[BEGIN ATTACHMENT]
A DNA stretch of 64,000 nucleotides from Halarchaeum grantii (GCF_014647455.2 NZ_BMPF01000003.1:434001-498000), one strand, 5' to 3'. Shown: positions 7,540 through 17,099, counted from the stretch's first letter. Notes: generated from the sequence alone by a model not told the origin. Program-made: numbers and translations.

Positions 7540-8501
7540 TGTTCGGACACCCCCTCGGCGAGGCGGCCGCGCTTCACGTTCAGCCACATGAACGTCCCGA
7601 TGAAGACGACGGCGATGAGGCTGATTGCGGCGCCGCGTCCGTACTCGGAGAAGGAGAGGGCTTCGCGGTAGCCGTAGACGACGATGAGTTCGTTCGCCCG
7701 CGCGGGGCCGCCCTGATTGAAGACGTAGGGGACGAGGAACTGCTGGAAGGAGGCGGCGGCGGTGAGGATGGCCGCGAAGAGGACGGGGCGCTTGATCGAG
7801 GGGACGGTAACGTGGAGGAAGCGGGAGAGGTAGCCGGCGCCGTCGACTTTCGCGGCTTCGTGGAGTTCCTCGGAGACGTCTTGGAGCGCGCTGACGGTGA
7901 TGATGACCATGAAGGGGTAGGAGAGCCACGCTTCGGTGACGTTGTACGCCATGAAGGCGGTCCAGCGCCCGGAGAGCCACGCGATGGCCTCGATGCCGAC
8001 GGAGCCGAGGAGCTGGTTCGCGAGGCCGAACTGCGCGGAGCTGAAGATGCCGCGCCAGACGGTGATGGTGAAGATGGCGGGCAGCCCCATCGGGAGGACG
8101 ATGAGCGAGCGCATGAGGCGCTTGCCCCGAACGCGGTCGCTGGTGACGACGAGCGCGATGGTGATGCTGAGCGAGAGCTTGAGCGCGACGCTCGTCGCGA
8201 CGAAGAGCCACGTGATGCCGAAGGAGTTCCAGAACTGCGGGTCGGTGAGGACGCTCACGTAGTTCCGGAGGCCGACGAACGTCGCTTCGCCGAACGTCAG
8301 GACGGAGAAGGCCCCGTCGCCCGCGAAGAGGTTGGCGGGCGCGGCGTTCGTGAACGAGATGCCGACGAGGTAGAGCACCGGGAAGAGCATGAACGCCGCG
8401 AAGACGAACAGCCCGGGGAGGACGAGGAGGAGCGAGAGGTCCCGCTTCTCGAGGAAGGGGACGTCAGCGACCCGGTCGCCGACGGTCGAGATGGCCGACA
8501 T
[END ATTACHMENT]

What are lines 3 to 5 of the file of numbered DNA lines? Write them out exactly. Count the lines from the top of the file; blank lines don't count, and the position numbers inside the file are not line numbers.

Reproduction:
7540 TGTTCGGACACCCCCTCGGCGAGGCGGCCGCGCTTCACGTTCAGCCACATGAACGTCCCGA
7601 TGAAGACGACGGCGATGAGGCTGATTGCGGCGCCGCGTCCGTACTCGGAGAAGGAGAGGGCTTCGCGGTAGCCGTAGACGACGATGAGTTCGTTCGCCCG
7701 CGCGGGGCCGCCCTGATTGAAGACGTAGGGGACGAGGAACTGCTGGAAGGAGGCGGCGGCGGTGAGGATGGCCGCGAAGAGGACGGGGCGCTTGATCGAG